I’ll just get this out of the way from the get-go. (1) I’m taken aback by how good Lea Michele looks in denim and perhaps annoyed by how good Rachel looks in her glee costumes, while looking so doofy in her own clothes. Perhaps we’re simply supposed to accept that just as their voices sound better than they would in real life, the performance costumes make them all look like bigger, better, and sexier versions of themselves. (2) “Enjoy it while you can, Weezie” wins for best (yet still offensive) line of the episode if not the season.
Wow. I’m just really a bit flabbergasted. I feel like the “powers that Glee” (PTG) are really trying to combat complaints of minimal plot development. After last week’s most excellent narrative-filled musical numbers, my hopes were high that they could maintain momentum this week. It looked like they might be able to pull it off, but then it became Glee meets Friday Night Lights. Say it ain’t so! Anyway, to me it seems as if they’re amid a generic struggle. The musical—old school, at least—is not known for its riveting narrative development, but instead lets the music do its talking. Last week worked just that way. “Run, Joey, Run” and “Total Eclipse of the Heart” projected the show’s burgeoning love triangle through what it does best—dazzling video-esque numbers. So, kudos PTG.
This week they almost scored with the same tactic. They came ever so close to doing what musicals do well. It looked as if the episode was really embracing the traditions of the genre. “Jessie’s Girl” provided a fabulous mix of show-number and personal development soliloquy. (And, come on, it’s “Jessie’s Girl.” It made my day at least 5% better by its mere inclusion.) The episode did an amazing job of using the duet (until they ruined it). Secondary players took center and deftly blended musical integration and glee club performances. Mercedes and Santana’s duet of “The Boy is Mine” melded a fierce narrative moment with classroom performance and then allowed the action to ultimately transcend the bounds of the song as the girls continued their catfight. (It was a little bit Dreamgirls.) Mercedes spontaneously joining Puck in “The Lady is a Tramp” was a touch of integrated perfection. Kurt’s bookended solos—“Pink Houses” and “Rose’s (Kurt’s) Turn”—provided painfully poignant moments for a guy who has surely had some narrative high points, but doesn’t generally develop very far within the narrative. I particularly liked the latter number (no offense, Mr. Mellencamp) and the lurky way his father appeared. It felt very old school, when someone’s true feelings come through in the solo and a love interest happens upon the scene. The following moments between father and son were heartbreaking, heartwarming, and all around fabulous. (Equaling that extremely touching moment was Kurt asking Brittany, “what do boys’ lips taste like?”)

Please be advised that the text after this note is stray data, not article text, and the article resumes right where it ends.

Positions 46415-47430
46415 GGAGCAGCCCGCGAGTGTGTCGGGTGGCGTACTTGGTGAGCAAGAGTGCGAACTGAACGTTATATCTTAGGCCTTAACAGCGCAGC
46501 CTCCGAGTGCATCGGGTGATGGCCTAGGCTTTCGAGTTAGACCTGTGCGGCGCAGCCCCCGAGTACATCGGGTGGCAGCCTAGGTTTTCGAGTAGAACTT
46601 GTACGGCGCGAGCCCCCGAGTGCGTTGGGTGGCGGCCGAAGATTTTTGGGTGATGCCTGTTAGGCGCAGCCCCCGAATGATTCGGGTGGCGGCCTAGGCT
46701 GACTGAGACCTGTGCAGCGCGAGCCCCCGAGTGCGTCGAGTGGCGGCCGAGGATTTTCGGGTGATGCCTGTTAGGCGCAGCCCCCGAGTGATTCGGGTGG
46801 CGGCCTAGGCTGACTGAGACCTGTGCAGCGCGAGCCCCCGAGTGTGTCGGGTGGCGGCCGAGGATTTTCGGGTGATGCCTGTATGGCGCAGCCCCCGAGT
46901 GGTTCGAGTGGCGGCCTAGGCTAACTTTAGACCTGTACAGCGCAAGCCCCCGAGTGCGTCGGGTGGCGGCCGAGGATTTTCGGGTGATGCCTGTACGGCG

Then it happened. TPG tried to kill the episode. While they had been using musical integration beautifully to project inner turmoil and relational conflict to a level perhaps heretofore unaccomplished on the show, they went one step too far. They betrayed the old school version of the genre and went very special episode. They tried to make the narrative go too far, too heartfelt, and well, just too weird. Everyone knows what I mean. The plotline with the paralyzed ex-football player was just uncomfortable and exploitative, and by trying to fit him into the Glee format TPG created a giant, awkward, and offensive intrusion on an otherwise touching episode. I’ll simply leave some questions here. Why did we need that plotline? Really, tonsillitis = total paralysis? Was it supposed to be Rachel’s version of Sue’s sister? Why did the poor guy have to be naked in the 2nd scene? Why is he the only guy not to have an overproduced voice (so he’s not only trapped in his damaged body, but he’s also trapped in his ill-sounding and unenhanced voice)? Why does Rachel not sound, act, or move like Rachel in that scene? Did Lea just know how bad it was? Why do they leave a nice group number (that almost allows you to forget how uncomfortable you just were) to return to the narrative-killing scene and the worst vocal stylings since early episodes of American Idol? If they want us to pretend that the over-production is “real,” perhaps they shouldn’t point out that it isn’t. Use your head, PTG!